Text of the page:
Silicon Valley is considered the world’s premier innovation hub. Claudia Schaller, Founder of InFutura, lived and worked for over 15 years in San Francisco and Silicon Valley. “California gives me wings while Bavaria gives me roots” she answers when asked about her bi-continental lifestyle. She has her own view on why Silicon Valley is so innovative and what we can learn from it.
Don’t Build a Network. Build a Community.
A network is fairly easy to establish. Especially with today’s social media apps, a wide network is just a few clicks away. Each of us can be connected with someone thousands of miles away without knowing anything about her or his beliefs and values. A community however, is substantially different; it is glued together by a collective belief which creates a robust social structure. Silicon Valley happens to have a powerful collective belief that itself acts as an accelerator: “Pay it Forward”. This means helping someone even if there’s no immediate or direct benefit in sight. If a group of people are held together by this belief, it creates a very powerful community. Start paying it forward! Invest some time and knowledge in others – help, connect, be inclusive and build your community. Though all of this takes time and effort, the ROI is invaluable.
Diversity is a Superpower.
Silicon Valley and San Francisco are one of the most diverse places; people with different ethnicities, cultures and backgrounds live together in a relatively small geographical area. Many studies have shown that diversity spurs innovation at the workplace – particularly diversity of gender, country of origin, career and industry background. But diversity goes beyond the workplace; the friends we surround ourselves with, the experiences we seek, the books we read. Diversity can sometimes be challenging and uncomfortable since it requires openness and perspective change. Only then can we create new neural pathways helping us to come up with innovative solutions.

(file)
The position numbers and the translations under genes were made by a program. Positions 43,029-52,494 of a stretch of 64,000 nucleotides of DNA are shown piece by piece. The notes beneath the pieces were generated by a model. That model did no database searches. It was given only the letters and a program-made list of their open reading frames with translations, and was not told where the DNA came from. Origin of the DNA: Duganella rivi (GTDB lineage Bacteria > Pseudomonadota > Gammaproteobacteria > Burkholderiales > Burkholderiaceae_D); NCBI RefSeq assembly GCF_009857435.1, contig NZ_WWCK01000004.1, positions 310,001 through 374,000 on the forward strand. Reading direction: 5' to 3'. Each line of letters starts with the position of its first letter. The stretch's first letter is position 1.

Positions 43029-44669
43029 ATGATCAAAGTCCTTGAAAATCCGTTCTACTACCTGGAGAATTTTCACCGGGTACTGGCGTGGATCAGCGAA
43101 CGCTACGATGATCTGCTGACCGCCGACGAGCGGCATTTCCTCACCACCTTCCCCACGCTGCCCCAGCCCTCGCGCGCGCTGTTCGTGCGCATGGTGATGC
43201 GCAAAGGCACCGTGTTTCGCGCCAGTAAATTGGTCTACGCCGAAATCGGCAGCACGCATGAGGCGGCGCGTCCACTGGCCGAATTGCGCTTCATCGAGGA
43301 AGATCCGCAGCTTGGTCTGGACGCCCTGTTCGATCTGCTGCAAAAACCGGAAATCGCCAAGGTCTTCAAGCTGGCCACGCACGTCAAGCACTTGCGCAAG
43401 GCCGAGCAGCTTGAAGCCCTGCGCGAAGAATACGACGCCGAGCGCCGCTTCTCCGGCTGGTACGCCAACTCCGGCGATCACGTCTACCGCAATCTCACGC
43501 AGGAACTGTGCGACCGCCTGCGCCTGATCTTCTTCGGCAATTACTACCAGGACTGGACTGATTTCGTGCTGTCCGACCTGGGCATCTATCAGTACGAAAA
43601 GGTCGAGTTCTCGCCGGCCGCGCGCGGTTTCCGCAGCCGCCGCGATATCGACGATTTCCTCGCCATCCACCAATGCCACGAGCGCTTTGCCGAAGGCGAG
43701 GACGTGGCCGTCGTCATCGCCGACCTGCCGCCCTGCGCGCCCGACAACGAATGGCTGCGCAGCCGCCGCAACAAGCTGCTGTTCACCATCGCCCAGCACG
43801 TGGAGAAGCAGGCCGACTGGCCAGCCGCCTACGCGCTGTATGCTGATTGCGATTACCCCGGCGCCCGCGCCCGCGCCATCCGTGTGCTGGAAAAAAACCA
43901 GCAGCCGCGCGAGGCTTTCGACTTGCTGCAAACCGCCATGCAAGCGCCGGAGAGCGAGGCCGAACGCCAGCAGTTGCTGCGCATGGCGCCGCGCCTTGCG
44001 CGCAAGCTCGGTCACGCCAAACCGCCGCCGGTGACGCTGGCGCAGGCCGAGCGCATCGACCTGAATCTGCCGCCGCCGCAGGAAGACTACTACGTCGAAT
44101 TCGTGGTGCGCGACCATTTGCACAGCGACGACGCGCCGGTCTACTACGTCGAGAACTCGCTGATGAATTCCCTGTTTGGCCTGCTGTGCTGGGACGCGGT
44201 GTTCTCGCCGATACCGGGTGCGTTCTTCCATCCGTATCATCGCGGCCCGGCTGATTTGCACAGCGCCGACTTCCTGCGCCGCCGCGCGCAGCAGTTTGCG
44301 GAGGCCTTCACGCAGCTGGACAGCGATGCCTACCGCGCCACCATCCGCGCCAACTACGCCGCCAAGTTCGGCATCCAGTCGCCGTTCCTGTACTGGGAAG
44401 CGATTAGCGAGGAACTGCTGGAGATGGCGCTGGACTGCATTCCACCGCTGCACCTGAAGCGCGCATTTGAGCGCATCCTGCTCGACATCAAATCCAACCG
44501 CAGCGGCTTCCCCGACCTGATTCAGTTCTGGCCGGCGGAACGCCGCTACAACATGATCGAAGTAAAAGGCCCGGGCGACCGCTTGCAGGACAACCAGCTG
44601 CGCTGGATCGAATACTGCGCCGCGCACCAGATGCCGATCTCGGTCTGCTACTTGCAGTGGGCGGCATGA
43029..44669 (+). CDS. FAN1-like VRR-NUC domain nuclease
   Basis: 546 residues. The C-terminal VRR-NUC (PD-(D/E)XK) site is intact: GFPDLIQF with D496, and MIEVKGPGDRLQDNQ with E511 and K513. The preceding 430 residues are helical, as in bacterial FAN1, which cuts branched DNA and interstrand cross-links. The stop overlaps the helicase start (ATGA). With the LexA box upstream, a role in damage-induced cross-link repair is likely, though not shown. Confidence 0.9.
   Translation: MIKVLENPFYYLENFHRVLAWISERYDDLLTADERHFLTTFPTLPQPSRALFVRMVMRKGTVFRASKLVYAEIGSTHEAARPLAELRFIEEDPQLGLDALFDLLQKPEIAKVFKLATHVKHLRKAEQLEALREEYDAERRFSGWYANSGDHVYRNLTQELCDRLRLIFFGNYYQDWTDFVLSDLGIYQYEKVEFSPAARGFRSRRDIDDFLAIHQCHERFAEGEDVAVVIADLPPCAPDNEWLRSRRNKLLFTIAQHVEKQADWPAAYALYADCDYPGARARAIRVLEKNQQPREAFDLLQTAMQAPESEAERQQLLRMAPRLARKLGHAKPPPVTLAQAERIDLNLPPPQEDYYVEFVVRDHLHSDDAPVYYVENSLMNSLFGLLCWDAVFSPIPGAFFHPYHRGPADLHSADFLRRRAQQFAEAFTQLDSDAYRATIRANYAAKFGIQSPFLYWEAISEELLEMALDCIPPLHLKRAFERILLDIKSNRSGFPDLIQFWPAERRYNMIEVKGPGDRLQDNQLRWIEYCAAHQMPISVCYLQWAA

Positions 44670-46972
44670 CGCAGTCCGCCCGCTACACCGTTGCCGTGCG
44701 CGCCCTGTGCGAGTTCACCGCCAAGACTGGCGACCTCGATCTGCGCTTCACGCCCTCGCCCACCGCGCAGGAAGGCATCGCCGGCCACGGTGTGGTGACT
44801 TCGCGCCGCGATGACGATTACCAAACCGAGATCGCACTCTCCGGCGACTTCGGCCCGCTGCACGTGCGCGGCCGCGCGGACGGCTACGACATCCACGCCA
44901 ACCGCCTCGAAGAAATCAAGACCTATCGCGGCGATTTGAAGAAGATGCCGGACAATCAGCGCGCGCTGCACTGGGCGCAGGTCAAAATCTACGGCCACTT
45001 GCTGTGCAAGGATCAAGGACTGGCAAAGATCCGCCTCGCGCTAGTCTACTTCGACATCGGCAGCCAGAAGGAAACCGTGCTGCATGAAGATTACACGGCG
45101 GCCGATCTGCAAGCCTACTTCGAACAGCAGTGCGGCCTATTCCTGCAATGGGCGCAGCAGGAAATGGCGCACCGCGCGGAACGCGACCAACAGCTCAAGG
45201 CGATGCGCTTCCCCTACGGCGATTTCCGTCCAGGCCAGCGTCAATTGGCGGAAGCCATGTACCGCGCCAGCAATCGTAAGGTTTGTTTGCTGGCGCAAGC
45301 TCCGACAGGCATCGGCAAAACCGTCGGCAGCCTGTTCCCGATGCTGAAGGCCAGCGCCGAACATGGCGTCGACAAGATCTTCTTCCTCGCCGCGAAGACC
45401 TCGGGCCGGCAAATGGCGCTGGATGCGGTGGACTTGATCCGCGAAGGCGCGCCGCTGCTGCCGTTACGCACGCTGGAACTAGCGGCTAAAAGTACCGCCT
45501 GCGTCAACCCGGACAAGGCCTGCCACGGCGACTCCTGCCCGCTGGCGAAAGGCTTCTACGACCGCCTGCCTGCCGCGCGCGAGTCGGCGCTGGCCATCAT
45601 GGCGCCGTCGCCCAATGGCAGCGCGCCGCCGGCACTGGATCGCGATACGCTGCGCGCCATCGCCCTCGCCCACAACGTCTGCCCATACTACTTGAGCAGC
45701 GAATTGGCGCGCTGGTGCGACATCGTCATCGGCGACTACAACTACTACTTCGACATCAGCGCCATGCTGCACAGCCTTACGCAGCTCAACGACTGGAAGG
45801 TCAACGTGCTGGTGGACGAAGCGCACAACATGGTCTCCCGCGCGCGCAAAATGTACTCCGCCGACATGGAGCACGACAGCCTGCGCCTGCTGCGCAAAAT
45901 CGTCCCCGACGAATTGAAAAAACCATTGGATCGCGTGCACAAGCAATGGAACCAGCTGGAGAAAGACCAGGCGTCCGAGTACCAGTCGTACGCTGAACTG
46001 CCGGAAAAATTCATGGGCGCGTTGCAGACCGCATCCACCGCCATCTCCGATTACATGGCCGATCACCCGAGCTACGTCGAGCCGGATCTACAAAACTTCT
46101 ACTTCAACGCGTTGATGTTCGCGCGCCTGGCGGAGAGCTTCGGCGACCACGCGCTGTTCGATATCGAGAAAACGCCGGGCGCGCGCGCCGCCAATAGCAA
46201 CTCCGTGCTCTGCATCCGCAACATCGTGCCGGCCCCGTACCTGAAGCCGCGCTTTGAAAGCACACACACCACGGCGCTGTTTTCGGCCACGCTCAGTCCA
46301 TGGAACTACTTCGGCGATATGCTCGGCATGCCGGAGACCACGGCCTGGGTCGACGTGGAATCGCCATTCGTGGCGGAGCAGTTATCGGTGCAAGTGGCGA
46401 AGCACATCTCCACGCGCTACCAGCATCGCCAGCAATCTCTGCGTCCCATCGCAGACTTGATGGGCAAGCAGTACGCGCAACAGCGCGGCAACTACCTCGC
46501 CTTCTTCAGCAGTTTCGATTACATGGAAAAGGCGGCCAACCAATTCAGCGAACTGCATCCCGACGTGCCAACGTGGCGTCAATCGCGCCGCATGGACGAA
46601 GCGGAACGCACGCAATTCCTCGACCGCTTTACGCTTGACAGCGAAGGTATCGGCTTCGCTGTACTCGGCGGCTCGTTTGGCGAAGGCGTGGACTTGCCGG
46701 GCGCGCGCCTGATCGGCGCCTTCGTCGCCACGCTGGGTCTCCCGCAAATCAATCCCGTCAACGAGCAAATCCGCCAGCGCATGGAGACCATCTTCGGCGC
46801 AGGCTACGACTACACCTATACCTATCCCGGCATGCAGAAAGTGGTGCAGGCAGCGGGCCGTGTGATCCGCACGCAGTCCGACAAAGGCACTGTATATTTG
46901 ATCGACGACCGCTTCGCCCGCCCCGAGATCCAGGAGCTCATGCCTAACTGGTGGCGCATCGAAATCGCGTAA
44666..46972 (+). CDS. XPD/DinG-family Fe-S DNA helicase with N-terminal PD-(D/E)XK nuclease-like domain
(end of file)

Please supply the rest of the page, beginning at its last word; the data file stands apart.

Nothing Endures but Change.
Change is inevitable. On a large and small scale, everything is continuously in flux. Silicon Valley is so innovative because it allows change to happen; it even invites it. New technologies are welcomed and curiously experimented with (everyone is kind of an early adopter), career change is seen as an asset, startups effortlessly pivot, companies fail and new ones are formed. Embracing change is the soil on which innovation grows; and it allows for evolution without being stuck in the past, an important factor when overcoming hardship or failure.
Misfit Equals Benefit.
Steve Jobs loved the misfits, the crazy ones, the rebels and the troublemakers. For him they were the geniuses that can change the world. We all have a bit of misfit in us, some more, some less. And instead of condemning them for the sake of fitting in, many San Franciscans embrace their inner misfits full-heartedly; the quiet engineer who loves crazy costume parties, the Mom who prefers jiu-jitsu fights over playgrounds. They have realized being a misfit can be an ultimate differentiator, a creative power no one else possesses.
Be F***** Friendly.
Silicon Valley is a highly competitive environment – still, people are genuinely friendly to each other. Germans confronted with this fact usually encounter “it’s all fake”. No – it is not. Many have simply realized that friendliness can be one of the easiest and most impactful tools we have. It is THE ultimate door opener. It paves the road for a spontaneous conversation, for a discussion at work, for a new personal relationship or a business connection. And if not, it just makes daily life a little bit more pleasant.
Claudia Schaller, PhD, is a hybrid professional combining Life Sciences and Entrepreneurship. As Founder of InFutura, she builds ventures, consults and researches in the health, food and tech sector. As Director of Founder Institute Munich, a pre-seed startup accelerator, Claudia guides new Founders from ideation to incorporation. She’s an equality activist and launched Changemaker Chats Munich, a platform for female empowerment. She frequently speaks about gender gap, biohacking and Silicon Valley. Claudia worked for many years at an US-based innovation consultancy with Silicon Valley clients like Apple, Dolby and Tesla; her PhD was received for conducting medical research at University of California San Francisco.